Colosseum to be ‘painted’ red to highlight Christian persecution

One of the world’s most notorious sites of Christian persecution – the Colosseum in Rome – will be bathed in red light tomorrow.

The monument, built in the first century AD, is among buildings across Europe and the Middle East used to highlight the ongoing horrors for persecuted Christians.

According to a recent report by Christian charity Open Doors, 215 million Christians “experience high, very high or extreme persecution for following Jesus”.


Saturday’s event is organised by Roman Catholic group Aid to the Church in Need (ACN) and has the backing of the President of the European Parliament and the EU’s Special Envoy on religious freedom.

Envoy Ján Figel said the event could awaken people’s interest in persecution and “encourage them to show greater solidarity with those who suffer”. He added that silence and indifference “can only help those who commit these crimes”.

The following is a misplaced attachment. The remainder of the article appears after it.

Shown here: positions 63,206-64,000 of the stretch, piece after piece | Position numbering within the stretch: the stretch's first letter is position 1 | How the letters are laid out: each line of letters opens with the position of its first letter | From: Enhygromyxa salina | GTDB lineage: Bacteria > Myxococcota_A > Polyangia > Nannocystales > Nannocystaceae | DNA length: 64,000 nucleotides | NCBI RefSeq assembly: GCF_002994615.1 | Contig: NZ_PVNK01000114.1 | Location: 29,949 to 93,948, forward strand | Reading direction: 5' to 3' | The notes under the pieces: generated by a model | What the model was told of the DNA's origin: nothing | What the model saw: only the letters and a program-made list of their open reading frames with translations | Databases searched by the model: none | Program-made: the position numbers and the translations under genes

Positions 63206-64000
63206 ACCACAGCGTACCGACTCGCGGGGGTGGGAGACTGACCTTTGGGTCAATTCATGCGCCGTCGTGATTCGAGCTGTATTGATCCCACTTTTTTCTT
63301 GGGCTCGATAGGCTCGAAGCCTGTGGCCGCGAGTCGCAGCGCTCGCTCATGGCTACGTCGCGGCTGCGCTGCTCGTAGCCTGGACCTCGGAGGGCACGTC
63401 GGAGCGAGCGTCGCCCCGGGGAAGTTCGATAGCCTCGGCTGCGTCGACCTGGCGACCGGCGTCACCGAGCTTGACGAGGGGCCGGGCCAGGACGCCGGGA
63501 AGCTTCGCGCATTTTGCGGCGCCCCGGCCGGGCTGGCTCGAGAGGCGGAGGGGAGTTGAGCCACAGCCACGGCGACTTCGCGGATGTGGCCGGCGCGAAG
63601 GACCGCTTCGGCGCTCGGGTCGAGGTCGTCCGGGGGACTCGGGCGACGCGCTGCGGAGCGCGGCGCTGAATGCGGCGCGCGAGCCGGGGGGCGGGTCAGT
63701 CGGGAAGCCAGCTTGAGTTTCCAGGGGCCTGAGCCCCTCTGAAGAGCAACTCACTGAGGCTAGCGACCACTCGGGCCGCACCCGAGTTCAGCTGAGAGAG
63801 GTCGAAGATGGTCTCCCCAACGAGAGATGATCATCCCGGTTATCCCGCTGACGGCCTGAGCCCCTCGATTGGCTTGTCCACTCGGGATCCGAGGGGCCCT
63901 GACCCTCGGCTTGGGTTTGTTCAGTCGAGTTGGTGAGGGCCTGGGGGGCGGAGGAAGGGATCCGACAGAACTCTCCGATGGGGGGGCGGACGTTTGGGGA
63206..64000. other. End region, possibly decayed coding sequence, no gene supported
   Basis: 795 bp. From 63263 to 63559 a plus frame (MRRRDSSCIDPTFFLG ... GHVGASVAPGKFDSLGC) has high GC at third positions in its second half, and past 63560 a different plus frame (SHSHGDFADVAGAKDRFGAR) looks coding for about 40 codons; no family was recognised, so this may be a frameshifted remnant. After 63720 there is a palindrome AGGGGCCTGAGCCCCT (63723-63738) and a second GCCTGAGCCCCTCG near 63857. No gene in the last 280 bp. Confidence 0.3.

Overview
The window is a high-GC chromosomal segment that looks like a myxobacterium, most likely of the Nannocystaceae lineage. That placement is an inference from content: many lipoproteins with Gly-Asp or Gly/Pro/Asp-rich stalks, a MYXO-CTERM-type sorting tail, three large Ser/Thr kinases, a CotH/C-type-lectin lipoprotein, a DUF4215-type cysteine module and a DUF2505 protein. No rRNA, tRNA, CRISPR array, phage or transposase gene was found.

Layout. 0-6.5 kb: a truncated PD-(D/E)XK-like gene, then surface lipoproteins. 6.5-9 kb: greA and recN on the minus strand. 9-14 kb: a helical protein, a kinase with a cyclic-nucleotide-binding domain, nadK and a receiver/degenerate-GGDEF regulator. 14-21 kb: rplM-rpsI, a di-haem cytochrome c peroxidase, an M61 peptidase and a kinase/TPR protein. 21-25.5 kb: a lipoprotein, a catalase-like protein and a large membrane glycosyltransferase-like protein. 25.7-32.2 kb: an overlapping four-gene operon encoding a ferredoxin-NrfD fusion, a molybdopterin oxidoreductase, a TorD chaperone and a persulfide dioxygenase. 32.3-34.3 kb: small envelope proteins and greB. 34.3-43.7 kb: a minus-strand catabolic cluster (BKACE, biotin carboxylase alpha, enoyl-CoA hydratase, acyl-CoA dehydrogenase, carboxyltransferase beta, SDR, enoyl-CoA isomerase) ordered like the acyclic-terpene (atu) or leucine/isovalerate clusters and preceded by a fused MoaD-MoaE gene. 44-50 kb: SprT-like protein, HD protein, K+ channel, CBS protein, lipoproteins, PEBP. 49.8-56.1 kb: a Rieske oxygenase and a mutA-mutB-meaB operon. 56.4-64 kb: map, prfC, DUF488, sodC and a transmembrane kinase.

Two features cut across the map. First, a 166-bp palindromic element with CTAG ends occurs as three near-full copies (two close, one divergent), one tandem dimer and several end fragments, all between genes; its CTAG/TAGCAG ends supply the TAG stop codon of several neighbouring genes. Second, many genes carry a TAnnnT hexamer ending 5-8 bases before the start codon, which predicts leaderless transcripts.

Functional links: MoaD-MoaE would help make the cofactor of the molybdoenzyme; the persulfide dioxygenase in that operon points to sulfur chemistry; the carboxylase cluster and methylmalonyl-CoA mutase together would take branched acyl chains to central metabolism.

Alongside the Colosseum – where some Christians were executed for refusing to worship Roman gods – sites in Iraq, Syria and Portugal will also be illuminated.

…greater solidarity with those who suffer

EU’s Special Envoy Ján Figel

In the UK, ACN runs the Red Wednesday event each November, previously lighting up the Palace of Westminster and the London Eye.

Greater persecution

In this year’s Open Doors report, the overall level of persecution was found to have risen for the fifth year in a row.

Lisa Pearce, CEO of Open Doors UK and Ireland, said: “Christians in Egypt face a barrage of discrimination and intimidation yet they refuse to give up their faith.”

Open Doors said North Korea is the most dangerous place globally to be a Christian.

“Believers are forced to worship in secret – if they are discovered they are taken to labour camps. An estimated 70,000 Christians are believed to be in these camps.”

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